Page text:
Texas State Capitol Wayfinding Enhancements
The State Preservation Board has engaged us to plan and design enhancements to the wayfinding program at the Texas State Capitol here in Austin. This includes new exterior wayfinding elements that will improve accessibility for disabled visitors, and new interior wayfinding and operational signage. A major goal of the new interior signage will be to clarify and expedite the increasingly complex security procedures at the building’s entrances.
If you’re interested in seeing what we’ve been busy with in recent months, we’ve added several new projects to the site’s On the Boards section, which is where we share examples of our latest in-progress work. These new projects include implementation work on previously created fd2s wayfinding master plans, as well as some totally new engagements.
The newly added projects range from healthcare donor recognition installations to citywide wayfinding systems and comprehensive signage programs for education, arts, and civic facilities.
For the City of Brenham, we created a new community-wide signage program that draws inspiration from a number of local design cues, ranging from the Maipole structure in Fireman’s Park to torch-cut metal commercial signage.
We are generating concepts for a 450-square-foot wall that will be a key feature in the main lobby of the new Children’s Hospital of Saskatchewan.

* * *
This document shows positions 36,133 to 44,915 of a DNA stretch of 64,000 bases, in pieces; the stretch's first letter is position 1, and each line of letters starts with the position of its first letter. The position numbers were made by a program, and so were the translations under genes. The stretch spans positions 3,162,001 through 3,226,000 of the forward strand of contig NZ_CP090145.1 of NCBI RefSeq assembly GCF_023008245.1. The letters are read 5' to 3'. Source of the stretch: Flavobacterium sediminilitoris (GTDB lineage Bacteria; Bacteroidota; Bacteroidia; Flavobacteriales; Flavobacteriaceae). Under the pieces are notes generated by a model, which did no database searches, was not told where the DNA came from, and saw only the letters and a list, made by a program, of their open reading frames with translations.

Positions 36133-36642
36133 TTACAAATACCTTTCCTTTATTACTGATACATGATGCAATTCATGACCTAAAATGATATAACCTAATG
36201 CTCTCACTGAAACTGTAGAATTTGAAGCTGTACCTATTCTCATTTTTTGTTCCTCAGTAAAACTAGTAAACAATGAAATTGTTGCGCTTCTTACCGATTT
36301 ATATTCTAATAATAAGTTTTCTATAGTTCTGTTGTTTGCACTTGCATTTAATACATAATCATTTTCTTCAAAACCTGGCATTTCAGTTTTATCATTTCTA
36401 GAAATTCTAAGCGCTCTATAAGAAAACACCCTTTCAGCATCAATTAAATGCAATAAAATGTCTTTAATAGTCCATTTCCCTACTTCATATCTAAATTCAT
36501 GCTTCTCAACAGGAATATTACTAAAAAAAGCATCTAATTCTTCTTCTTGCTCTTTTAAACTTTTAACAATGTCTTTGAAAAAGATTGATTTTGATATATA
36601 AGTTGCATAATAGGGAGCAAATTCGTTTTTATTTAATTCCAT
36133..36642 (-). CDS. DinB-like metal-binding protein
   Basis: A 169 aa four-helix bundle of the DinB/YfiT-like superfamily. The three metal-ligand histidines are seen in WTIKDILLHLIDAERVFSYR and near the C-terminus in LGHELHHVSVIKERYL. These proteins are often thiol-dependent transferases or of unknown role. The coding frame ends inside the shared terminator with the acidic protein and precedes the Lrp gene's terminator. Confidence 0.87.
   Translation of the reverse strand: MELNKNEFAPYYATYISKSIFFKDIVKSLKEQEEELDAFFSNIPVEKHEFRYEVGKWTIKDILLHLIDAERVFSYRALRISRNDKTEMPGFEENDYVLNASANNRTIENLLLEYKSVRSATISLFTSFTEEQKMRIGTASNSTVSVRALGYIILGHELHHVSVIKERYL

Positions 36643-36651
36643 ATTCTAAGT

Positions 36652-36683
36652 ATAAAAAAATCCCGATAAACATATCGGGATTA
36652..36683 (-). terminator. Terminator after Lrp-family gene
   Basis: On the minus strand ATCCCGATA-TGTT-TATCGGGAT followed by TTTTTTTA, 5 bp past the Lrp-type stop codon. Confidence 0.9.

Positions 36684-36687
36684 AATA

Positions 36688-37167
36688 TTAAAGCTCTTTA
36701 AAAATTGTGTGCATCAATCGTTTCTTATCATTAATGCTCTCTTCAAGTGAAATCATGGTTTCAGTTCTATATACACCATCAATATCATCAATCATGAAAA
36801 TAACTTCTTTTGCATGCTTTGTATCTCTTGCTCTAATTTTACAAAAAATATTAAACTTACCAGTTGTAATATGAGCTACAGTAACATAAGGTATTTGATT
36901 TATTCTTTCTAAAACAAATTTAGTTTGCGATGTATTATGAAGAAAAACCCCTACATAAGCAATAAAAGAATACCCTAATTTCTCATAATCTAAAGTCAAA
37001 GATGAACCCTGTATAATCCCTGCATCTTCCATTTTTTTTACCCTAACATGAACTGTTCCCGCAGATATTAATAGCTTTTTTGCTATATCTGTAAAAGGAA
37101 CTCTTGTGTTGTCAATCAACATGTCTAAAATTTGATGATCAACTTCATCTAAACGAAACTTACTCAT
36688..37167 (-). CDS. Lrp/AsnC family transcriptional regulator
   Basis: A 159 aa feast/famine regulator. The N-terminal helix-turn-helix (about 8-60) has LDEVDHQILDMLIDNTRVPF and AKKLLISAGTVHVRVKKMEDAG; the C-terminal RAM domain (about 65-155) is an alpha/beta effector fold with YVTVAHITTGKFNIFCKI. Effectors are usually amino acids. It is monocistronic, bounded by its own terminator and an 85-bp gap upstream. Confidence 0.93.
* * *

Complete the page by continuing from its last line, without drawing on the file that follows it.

For the large and diverse Denver Public Library system, we’re creating a systemwide wayfinding program that achieves consistency throughout the many branches, while also relating appropriately to each architectural setting.
For urban Miami’s densely developed Miami Health District we’re creating a wayfinding system that will clearly identify patient and visitor destinations, unify the overall environment and communicate a distinct sense of place for the district.
At the Oklahoma Health Center in Oklahoma City, we’re working on a multi-year, phased implementation of the wayfinding master plan that we created for the 20-square-block medical district in 2012.
We’re devising a creative approach for disseminating wayfinding information, recognizing donors, and sharing interpretive content at the new Robert B. Rowling Hall on The University of Texas at Austin campus.
At Austin’s Bass Concert Hall, which includes a new five-story atrium, we’re working with Texas Performing Arts to enhance the attendee experience by further improving orientation within the multi-level building.
We’re working with The University of Kansas Hospital on donor recognition and wayfinding programs for the new Cambridge North Patient Tower, along with enhancing their district-wide approach to identification and wayfinding.
With our recently designed wayfinding system for the University of Minnesota Ambulatory Care Center now in the construction documentation phase, we’re focusing on a donor recognition program for the new 330,000-square-foot facility.
It’s always gratifying to see the many components of one of our healthcare wayfinding master plans falling into place. This is even more true when parts of the plan are being implemented by the institution’s in-house team with the help of local consultants.